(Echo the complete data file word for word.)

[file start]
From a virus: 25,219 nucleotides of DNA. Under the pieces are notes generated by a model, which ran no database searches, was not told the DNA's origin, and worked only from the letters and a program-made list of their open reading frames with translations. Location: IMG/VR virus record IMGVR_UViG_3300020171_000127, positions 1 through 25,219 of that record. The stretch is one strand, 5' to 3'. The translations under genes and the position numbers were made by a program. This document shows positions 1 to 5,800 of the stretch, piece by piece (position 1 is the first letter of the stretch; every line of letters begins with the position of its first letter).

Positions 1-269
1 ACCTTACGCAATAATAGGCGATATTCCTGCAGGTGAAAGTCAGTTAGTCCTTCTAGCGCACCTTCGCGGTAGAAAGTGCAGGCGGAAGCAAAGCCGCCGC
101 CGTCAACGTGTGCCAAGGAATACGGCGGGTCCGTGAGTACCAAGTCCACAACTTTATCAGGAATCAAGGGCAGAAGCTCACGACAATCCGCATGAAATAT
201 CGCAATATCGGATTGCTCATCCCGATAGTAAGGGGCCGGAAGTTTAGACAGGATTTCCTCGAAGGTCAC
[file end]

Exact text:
From a virus: 25,219 nucleotides of DNA. Under the pieces are notes generated by a model, which ran no database searches, was not told the DNA's origin, and worked only from the letters and a program-made list of their open reading frames with translations. Location: IMG/VR virus record IMGVR_UViG_3300020171_000127, positions 1 through 25,219 of that record. The stretch is one strand, 5' to 3'. The translations under genes and the position numbers were made by a program. This document shows positions 1 to 5,800 of the stretch, piece by piece (position 1 is the first letter of the stretch; every line of letters begins with the position of its first letter).

Positions 1-269
1 ACCTTACGCAATAATAGGCGATATTCCTGCAGGTGAAAGTCAGTTAGTCCTTCTAGCGCACCTTCGCGGTAGAAAGTGCAGGCGGAAGCAAAGCCGCCGC
101 CGTCAACGTGTGCCAAGGAATACGGCGGGTCCGTGAGTACCAAGTCCACAACTTTATCAGGAATCAAGGGCAGAAGCTCACGACAATCCGCATGAAATAT
201 CGCAATATCGGATTGCTCATCCCGATAGTAAGGGGCCGGAAGTTTAGACAGGATTTCCTCGAAGGTCAC